If you read my last post, you are already aware that I launched a podcast as a part of the brand new Premier Dance Network. Since that launch, I have had some very exciting things happen. At this very moment, Pas de Chat: Talking Dance is listed as "New & Noteworthy" on the iTunes charts ranking #49 in Arts and #63 in Business. We have had a few hundred downloads and I am really, Really, REALLY excited about it! Of course, I am happy to share this excitement (and continue promoting) on my social media networks; which range from Facebook (my most heavily used) to Instagram (next down the list) to Twitter (my least favorite). And, initially, I saw a mirror-reflection of my excitement in the number of likes, loves, and comments on my accumulating podcast postings. Then, perhaps, the most exciting thing of my launch week happened. Dance Magazine wrote up an article about both my podcast and my sister podcasts (which even included an image of me dancing). In my thrill and happiness, I shared this, too. As I sat back waiting for the scroll of likes to appear on the locked screen of my iPhone, nothing happened. A few minutes passed and making the assumption that there must be something wrong with my connectivity, I opened my screen and tapped on that trusty blue "F" app to see how many notifications I had. None. And nearly 24 hours since I posted, 6 likes. What happened?
I am no stranger to the string of events that happened yesterday. Each time that I have launched a new project (like this blog), I have to remind myself that there is a fine-line between sharing something exciting, using social media as a tool for promotion, and over-saturating my feed with excessive impersonal, promotional content. I have gotten pretty good at the wildly obscure balancing act that is engaging social media. But even experts like myself can fall victim to the circumstances they study and understand.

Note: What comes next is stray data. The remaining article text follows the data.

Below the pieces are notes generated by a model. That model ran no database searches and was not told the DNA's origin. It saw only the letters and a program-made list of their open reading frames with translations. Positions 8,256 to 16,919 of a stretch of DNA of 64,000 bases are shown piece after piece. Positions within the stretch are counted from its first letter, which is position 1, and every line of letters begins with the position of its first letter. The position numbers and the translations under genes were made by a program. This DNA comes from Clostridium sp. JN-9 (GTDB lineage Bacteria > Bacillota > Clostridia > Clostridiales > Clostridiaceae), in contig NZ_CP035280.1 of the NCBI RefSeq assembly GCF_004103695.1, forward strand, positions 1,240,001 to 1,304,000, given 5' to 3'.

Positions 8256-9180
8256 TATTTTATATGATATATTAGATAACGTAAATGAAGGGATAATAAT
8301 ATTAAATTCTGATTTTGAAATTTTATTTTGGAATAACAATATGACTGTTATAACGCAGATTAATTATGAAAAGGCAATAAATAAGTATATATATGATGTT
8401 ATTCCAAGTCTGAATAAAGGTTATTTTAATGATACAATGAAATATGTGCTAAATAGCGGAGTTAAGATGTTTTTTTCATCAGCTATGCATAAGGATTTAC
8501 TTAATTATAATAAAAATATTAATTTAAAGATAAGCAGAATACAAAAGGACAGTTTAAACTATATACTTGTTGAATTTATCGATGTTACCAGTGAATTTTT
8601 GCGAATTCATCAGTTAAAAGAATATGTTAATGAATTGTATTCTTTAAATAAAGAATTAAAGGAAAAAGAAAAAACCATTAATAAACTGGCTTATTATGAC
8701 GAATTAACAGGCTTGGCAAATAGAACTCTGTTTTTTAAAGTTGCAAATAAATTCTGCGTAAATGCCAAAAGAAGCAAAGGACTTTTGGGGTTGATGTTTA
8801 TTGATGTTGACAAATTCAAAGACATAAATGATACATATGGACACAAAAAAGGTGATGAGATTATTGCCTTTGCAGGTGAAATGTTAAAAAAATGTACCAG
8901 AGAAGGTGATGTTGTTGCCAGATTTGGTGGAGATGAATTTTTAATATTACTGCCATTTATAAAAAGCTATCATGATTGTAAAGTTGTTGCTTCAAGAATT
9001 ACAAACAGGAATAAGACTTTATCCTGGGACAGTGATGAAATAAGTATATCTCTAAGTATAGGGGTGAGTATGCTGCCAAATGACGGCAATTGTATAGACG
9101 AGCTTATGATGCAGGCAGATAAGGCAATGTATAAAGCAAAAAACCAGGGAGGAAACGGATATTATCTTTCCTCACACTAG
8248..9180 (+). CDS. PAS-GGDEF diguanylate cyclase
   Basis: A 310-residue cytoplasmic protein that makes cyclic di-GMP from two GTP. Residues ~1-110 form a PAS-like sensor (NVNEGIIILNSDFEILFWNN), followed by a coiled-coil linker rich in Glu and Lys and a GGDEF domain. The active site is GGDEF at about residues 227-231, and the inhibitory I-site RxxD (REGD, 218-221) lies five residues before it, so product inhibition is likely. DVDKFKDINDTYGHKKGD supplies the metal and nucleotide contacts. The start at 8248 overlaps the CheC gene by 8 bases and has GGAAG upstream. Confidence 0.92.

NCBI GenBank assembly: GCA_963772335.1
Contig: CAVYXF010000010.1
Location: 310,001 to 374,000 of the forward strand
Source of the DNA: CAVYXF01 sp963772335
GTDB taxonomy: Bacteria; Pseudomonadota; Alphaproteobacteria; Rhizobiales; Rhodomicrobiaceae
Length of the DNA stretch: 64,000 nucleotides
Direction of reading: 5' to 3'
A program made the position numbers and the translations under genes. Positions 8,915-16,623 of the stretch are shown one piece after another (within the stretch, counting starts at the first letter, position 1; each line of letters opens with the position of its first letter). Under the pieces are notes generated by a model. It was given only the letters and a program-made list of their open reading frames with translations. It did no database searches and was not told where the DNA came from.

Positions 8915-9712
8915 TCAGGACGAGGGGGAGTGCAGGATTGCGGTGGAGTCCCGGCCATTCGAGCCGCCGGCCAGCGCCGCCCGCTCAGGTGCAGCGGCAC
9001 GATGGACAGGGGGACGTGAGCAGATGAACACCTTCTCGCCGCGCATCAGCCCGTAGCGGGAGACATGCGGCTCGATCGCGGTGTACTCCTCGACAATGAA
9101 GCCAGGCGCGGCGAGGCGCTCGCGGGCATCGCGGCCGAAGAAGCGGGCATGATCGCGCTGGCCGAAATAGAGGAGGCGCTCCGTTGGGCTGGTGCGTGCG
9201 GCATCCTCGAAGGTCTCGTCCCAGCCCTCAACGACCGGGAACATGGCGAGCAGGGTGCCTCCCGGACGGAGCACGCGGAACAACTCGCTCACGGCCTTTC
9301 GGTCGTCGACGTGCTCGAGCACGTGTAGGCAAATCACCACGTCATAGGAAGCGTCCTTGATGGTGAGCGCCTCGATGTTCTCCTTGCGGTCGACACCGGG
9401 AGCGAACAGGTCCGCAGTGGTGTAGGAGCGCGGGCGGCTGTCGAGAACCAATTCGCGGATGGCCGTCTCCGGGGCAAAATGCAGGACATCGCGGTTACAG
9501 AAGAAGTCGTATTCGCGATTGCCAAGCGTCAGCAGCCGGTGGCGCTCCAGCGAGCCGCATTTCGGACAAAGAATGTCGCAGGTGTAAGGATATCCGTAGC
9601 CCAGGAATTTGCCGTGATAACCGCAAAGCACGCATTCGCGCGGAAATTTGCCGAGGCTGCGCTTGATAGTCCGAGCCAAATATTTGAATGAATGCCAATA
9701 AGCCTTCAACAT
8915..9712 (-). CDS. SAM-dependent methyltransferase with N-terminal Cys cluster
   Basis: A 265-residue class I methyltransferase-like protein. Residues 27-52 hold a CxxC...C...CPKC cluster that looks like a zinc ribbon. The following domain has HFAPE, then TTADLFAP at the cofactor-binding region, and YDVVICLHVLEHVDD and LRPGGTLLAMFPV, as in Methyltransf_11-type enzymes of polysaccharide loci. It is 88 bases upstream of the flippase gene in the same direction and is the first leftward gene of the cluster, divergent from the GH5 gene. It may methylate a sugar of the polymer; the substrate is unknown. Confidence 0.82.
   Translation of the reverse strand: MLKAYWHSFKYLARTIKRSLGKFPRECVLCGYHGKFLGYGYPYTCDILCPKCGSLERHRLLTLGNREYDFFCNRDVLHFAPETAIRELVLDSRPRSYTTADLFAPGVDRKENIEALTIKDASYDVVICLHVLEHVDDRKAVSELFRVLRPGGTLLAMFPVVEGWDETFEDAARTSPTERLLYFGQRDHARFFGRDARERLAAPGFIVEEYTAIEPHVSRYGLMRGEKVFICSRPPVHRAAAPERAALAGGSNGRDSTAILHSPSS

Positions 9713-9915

When I first started using social media back in the days of Myspace, these self-producing content systems seemed like the next best thing to living in the same house with all of your friends, old and new. It was engaging, quick, and direct. And being an artist at the young age of 21, who had lived in 5 states in 5 years as I finished out my training, it was a great way to stay in touch with my peers who also scattered across the country to pursue their passion and art. Once I got spammed off of Myspace and opened the pages of Facebook, I felt that it became even more personal. At one point, I remember watching the news and listening to a story about how social media was beginning to be used as a marketing tool for certain target markets. I remember turning to my Danya and saying, "I can't imagine Facebook becoming one giant commercial." Well, those days have arrived and passed. And for the most part, it is us every day people creating those commercials.
What is one to do when they have a great new project and they want to garnish excitement or support from their friends, family, peers, and acquaintances? By all means, don't be afraid to promote on all of your social media channels. But remain keenly in tune with the response that you get from your networks. If your first post gets 30 likes and a handful of comments, maybe give it a day or two before posting again. If you see the number of responses declining rapidly, even to your regular, non-promotional updates, you are likely posting too often about your project. If you find that you have overreached your friend's promotional limits, step away from sharing for a few days and get back to posting personal content. Remember, like me, most of us first joined these social media networks to connect with our friends. Get back to the basics and remind your friends that they are connecting with a person, and not a business or salesman/saleswoman.
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